I just saw something on the current season of This Old House, which was a standard tank water heater but instead of being heated by fuel, it was heated by a heat exchanger, and it was installed in the basement of the remodeled old house. It is supposed to draw incremental heat from just the surrounding air (I don’t understand really how that works) and heats the water in the tank. It makes me wonder how long it takes to heat more water as the hot water is used up, but it might be worth investigating as a long-term saving in fuel.

The question is are you more interested in efficiency or comfort?

There are all kinds of high efficiency systems out there to replace your boiler. From what I have been able to determine, most of them are complete crap.

My house was similar to yours, built in 1960, and had a gas fired boiler furnace with baseboard hot water heat. The boiler furnace also supplied the domestic hot water, but that’s a separate issue.

I like baseboard hot water heat. I think it is the most comfortable type of heat. So for me there was no question, I wanted to replace it with another gas fired boiler type of furnace.

In my case, my original boiler furnace also supplied the domestic hot water, so instead of a separate tank like you have, the furnace simply had a second coil of water pipe going through the furnace core. The furnace keeps its core hot, the hot water through the house is heated by going through the core, voila! Endless hot water. The furnace can heat the entire house, so it has no problem heating the incoming cold water up to hot water temperatures for use in our bathroom and kitchen. There’s no tank like in the systems you describe.

The benefit is that you always have hot water. My kids could all take long showers, but since the furnace is heating the hot water on demand, we would never run out of hot water.

The down side of this is that the furnace core is always kept hot, even in summer. So it’s a much less cost-effective way of generating hot water. It’s not hugely expensive, but there are cheaper ways of getting your home’s hot water.

But I personally preferred this system, especially since another benefit is that the hot water would last as long as the furnace, where separate water heaters only tend to last about 10 years or so these days.

The furnace is now about 15 years old and it’s still working great. I’ve never had a problem with it. It’s also about 1/3rd the size (physical size) of the original furnace while providing the same BTU output.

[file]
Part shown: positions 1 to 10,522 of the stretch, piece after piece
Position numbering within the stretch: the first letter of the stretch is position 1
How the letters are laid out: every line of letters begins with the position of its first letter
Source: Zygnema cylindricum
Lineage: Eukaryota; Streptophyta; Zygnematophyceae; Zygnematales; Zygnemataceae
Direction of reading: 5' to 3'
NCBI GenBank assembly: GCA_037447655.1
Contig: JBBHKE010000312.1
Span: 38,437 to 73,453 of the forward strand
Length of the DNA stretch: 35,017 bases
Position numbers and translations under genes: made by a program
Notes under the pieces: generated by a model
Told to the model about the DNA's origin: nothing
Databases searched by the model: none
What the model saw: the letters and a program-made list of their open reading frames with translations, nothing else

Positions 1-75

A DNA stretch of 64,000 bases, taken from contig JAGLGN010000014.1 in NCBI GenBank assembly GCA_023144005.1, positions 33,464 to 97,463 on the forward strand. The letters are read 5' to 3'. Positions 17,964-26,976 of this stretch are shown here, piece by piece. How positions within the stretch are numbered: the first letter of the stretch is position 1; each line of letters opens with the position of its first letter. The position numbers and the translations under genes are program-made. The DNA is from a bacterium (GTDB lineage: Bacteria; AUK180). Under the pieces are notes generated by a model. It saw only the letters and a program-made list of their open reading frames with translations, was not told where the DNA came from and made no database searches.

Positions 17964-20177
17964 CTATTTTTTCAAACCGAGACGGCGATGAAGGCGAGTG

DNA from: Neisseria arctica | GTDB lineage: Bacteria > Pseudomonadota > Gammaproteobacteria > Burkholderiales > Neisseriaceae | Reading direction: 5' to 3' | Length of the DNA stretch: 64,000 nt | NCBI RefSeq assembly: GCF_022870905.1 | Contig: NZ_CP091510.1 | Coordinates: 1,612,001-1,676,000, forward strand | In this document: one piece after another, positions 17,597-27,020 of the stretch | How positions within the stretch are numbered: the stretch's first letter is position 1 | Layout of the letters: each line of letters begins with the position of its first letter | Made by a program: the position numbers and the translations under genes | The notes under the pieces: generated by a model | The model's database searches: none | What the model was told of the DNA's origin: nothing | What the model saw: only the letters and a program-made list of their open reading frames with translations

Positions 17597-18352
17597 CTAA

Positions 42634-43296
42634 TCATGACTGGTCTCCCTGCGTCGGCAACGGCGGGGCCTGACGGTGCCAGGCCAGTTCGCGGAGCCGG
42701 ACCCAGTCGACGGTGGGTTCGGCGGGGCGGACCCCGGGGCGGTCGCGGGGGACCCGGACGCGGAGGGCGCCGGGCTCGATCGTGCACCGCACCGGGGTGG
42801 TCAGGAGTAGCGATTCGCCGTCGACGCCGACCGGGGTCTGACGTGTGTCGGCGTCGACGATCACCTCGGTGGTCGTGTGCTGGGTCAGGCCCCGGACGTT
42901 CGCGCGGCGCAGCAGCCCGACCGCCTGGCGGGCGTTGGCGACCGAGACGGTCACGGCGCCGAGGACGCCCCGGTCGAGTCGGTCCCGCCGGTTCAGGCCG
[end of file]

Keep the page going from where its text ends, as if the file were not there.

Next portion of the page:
I personally prefer comfort and convenience to cost. YMMV.

What’s that system called?

My guess is that anything I get now will be at least as efficient as the old one.

You may want to look into point-of-use water heaters to supplement a hot water coil build into the boiler. I don’t have a huge house, just 2 bathrooms, and I have an additional hot water heater next to the boiler, electric in my case. In the winter the heated water from a coil in the boiler feeds into the hot water heater so it uses little electricity to operate. In the summer the boiler is off, not using oil or heating up the house at all, and the electric water heater supplies all the hot water. You may want to do something similar instead of a large hot water storage tank that requires the boiler running year round. You can have a separate gas water heater so you can turn off the boiler in the summer, and if you don’t want an inefficiently large how water storage tank than you can add additional point-of-use water heaters for more capacity and faster response.

Is it more efficient to run a hot water heater than to run a boiler-that-heats-water? That’s not immediately obvious to me. It’s not as if my current boiler stays on all the time. It cycles on and off, as it is needed. And that’s ancient technology. I assume the modern ones are similar.

I don’t actually have a huge house, by the way. It just has a lot of bathrooms. And i doubt we’ve ever used more than two showers at the same time. But i would like to be able to shower when the washing machine is running, or the dishwasher.

It’s called a combination boiler since it does both the heat and the hot water.

It’s a conventional furnace though, not a wall mount type of thing like in the article upthread. Ours is made by Burnham.

This is ours. The green tank above the furnace is the expansion tank for the baseboard heat. There’s no water tank.

With mine, there is a noticeable drop in temperature in the shower if you run the washing machine or dishwasher at the same time.

The boiler will cycle, hopefully, it’s way undersized if it doesn’t cycle. It will be inefficient to use for heating water in the summer when you don’t need the boiler on for heat. It’s also not as efficient at providing hot water far from the boiler, if you have bathrooms or kitchen far from the boiler there’s heat loss in transporting the water, and then leaving hot water in the pipes that will cool off and needs to be run out later.

Having to run the boiler in the summertime for hot water is the thing that bothers me the most. It’s wasting energy in the boiler, and some of that wasted energy is released as heat into the house which has to be removed with more energy wasted in air conditioning.

A point-of-use water heater helps with that. Reviews on those things are mixed, but it’s something that can be added later.